The graphs of the electron temperature of the OL-G7nn sample are shown in Figure 2a for three values of the phonon temperature of 300, 200, and 100 mK. We have started with fitting at 100 mK since Andreev and leakage currents do not change with temperature, and their contribution at lower temperatures becomes more significant, as it is seen in Figure 2b. In particular, the leakage current has been fitted with Rleak = 408 MΩ, which was determined from the differential resistance at V = 0 (Figure 1b), W and τm are 4.5 × 10−5 and 0.8, respectively. After that, we have managed to fit the experimental current–voltage characteristics for 200 and 300 mK with changing only the phonon temperature and Σ, which was 2.25 for 300 mK, 3.35 for 200 mK and 3.57 for 100 mK. The value of Σ depends on the electron temperature [17]. This dependence is clearly seen since the minimal electron temperatures for 100 and 200 mK are quite close, see Figure 2a.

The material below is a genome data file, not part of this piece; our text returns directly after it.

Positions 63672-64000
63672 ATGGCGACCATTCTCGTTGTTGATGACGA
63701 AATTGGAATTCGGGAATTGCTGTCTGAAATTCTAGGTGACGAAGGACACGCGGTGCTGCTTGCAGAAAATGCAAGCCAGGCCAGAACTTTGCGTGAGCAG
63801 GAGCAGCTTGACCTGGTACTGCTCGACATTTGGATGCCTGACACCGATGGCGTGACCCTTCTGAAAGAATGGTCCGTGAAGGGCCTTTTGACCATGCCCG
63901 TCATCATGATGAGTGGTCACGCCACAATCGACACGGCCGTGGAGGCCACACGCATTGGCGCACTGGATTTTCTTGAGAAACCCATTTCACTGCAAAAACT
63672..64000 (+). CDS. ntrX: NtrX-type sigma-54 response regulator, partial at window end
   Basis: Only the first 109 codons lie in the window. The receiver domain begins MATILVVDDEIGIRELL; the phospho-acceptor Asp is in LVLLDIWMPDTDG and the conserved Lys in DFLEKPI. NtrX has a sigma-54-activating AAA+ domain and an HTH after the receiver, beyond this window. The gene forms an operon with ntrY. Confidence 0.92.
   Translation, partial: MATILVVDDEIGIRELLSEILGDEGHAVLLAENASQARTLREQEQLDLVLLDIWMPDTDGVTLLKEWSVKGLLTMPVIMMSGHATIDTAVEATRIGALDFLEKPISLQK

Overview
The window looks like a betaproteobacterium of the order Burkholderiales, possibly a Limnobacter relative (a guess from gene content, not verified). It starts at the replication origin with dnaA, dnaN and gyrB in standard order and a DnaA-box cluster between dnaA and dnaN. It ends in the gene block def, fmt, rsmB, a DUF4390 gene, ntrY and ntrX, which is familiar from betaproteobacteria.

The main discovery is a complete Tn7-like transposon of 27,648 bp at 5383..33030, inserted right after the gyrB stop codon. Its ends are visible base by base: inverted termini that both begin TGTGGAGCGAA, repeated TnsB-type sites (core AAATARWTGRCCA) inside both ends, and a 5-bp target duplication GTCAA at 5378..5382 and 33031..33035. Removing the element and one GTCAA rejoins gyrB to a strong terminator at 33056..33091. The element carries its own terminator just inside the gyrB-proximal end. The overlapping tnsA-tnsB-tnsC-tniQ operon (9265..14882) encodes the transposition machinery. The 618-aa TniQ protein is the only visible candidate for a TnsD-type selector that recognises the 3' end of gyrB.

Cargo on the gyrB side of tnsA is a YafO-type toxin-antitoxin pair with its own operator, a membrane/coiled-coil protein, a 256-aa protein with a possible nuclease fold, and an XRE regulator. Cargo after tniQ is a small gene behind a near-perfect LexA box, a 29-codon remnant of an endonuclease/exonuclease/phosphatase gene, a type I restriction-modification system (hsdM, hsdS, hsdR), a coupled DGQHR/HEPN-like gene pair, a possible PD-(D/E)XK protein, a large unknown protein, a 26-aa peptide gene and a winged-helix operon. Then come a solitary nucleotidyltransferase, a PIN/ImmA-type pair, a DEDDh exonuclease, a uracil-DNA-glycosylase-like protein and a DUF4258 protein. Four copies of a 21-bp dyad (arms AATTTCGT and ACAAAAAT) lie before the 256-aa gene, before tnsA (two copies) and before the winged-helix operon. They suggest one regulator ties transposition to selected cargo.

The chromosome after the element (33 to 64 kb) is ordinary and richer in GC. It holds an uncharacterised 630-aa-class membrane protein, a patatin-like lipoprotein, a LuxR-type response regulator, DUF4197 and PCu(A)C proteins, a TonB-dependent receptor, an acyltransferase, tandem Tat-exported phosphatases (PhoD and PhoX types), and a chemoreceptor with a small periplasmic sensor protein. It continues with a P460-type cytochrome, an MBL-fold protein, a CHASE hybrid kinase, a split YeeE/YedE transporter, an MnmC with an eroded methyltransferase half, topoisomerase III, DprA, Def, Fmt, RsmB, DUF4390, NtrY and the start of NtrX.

Figure 2: (a) The electron temperature of the absorber determined from the solution of the heat balance equation for sample OL-G7nn; (b) the ratio between Andreev current and quasi-particle current at phonon temperatures of 300, 200, and 100 mK for the same sample.